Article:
With the Infiniti G20, the new Sentra, the Pathfinder and the 300 ZX, Nissan has some excellent vehicles in its lineup this year. Unfortunately, the 240 SX isn’t one of them. It’s a good car, but it falls short when you compare it with less expensive models from other makers.
For years, nearly every new model from Japan set standards for something – be it price, reliability, performance.
But the 240 SX is just average.
The new Saturn 2+2 and the Ford Escort GT are domestic sport coupes that compare favorably with the 240 SX – and both cost at least $2,000 less. The Honda Prelude and the Toyota Celica – at roughly the same price as the Nissan – are two foreign cars that also should be compared with the 240.
ENGINE, TRANSMISSION, PERFORMANCE
Power is generated by a 2.4-liter, DOHC 16-valve four cylinder that produces 155 horsepower. Even with an automatic transmission, performance and gas mileage in the test car was respectable.
The 240 SX suffers from a loud engine. At about 5,500 rpm (the redline is 6,900 rpm), the aluminum powerplant sounds like an out-of-control chainsaw. The engine is more quiet when cruising.
Unlike nearly every other small car of its type, the 240 SX is a rear-wheel-drive car. It sprints to 60 mph in about 8 seconds. The 240 SX delivered a solid 25 miles per gallon in combined city-highway driving with the air conditioner on.
The four-speed overdrive automatic is an adequate gearbox. It gets the job done without fuss, but it does not stand out in any way.
STEERING, HANDLING, BRAKING
Nissan is emerging as a leader in suspension technology. The company’s Infiniti division introduced full active suspension this year on the Q45 luxury sedan, and the 300 ZX has been praised the world over as one of the best-handling cars money can buy.
Some of what Nissan learned in building the Q and the 300 has made its way to the 240 SX, which can be ordered with four-wheel steering. The test car didn’t have this option, but it still handled well.
The steering is tight and sharp. The suspension is firm, yet not uncomfortable; the ride is very athletic. However, I think the 240 SX deserves a better set of tires or maybe it needs a recalibration of the four-wheel disc brakes.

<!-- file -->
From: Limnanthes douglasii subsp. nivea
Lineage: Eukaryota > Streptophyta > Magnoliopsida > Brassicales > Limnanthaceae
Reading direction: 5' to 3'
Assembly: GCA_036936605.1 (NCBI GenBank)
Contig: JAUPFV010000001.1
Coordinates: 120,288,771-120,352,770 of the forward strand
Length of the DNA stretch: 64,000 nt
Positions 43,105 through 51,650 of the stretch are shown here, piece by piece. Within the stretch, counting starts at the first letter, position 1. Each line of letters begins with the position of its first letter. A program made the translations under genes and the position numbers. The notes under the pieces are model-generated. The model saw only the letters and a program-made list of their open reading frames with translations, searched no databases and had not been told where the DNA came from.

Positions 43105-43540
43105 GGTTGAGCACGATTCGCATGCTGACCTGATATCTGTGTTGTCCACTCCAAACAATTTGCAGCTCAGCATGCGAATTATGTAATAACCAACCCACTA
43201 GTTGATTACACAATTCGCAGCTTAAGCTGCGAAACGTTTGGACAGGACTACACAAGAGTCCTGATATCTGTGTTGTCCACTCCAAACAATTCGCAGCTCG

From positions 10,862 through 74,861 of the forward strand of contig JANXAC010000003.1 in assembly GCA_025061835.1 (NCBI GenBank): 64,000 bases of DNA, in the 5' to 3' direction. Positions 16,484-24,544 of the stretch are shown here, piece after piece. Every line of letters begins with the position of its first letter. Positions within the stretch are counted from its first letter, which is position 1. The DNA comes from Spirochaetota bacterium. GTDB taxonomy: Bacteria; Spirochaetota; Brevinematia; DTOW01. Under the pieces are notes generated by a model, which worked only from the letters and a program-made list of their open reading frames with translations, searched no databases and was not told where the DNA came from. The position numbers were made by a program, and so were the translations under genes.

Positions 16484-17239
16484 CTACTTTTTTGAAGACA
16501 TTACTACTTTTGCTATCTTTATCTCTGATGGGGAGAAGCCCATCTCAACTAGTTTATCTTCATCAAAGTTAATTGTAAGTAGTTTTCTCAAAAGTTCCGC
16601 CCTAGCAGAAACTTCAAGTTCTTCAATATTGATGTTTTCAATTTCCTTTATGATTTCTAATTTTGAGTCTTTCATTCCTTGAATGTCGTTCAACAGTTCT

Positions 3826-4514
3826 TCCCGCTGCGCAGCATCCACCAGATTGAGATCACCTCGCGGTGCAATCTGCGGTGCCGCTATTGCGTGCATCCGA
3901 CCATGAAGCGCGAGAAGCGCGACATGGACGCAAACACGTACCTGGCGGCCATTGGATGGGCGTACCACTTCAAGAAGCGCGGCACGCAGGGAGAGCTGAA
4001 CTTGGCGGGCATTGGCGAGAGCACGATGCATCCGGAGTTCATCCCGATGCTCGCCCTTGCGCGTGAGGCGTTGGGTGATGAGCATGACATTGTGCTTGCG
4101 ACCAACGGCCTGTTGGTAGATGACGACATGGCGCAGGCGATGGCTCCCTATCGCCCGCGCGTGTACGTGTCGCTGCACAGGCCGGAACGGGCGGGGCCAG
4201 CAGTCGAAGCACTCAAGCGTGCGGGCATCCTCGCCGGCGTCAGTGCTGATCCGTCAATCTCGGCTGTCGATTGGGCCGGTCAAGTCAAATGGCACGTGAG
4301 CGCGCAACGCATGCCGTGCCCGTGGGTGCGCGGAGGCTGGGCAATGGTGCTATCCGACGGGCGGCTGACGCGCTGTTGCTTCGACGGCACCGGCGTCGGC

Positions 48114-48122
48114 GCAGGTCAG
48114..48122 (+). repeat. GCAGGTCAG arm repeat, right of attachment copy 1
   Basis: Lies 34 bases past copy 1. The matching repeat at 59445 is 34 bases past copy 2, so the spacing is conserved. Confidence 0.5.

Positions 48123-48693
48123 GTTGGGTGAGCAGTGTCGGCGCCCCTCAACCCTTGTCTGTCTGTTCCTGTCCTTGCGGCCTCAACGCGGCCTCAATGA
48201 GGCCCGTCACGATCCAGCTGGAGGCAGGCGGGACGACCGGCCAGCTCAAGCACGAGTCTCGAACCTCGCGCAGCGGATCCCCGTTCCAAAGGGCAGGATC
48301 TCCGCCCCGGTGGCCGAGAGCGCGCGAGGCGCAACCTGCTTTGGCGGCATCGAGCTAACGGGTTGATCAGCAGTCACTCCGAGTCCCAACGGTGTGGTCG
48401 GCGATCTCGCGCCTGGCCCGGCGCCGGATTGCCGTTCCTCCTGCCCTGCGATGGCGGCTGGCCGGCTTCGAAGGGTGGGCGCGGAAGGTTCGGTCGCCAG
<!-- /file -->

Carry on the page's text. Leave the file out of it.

On wet pavement the front tires lock up easily and the car slides helplessly. Perhaps anti-lock brakes should be made standard.
FIT, FINISH, CONTROLS
This is the 240’s weak point. The interior looks chintzy. The bumpy brown cloth covering the seats, door panels and glove box vaguely resembled burlap and the headliner appeared to be stamped out of some type of cardboard-like material.
The air conditioner took far too long to blow cold, and the instrument configuration is questionable. The tachometer is a standard round analog gauge. The speedometer, however, is an electronic digital unit to the left of the tachometer.
The seats – what Nissan cal ls ”contoured monoform buckets” – are not particularly comfortable and they lack adjustments to make them so. The front seat belts recoil into holders mounted on the sides of the transmission tunnel, stealing rear foot room.
The steering wheel rim blocks several key switches and indicator lights.
There is no question that the 240 SX will be dependable, that it is well-built, that it has lively performance and that it delivers good fuel economy. But it today’s competitive market, those traits are required and expected items. The 240 SX has some good points but it doesn’t measure up to the competition.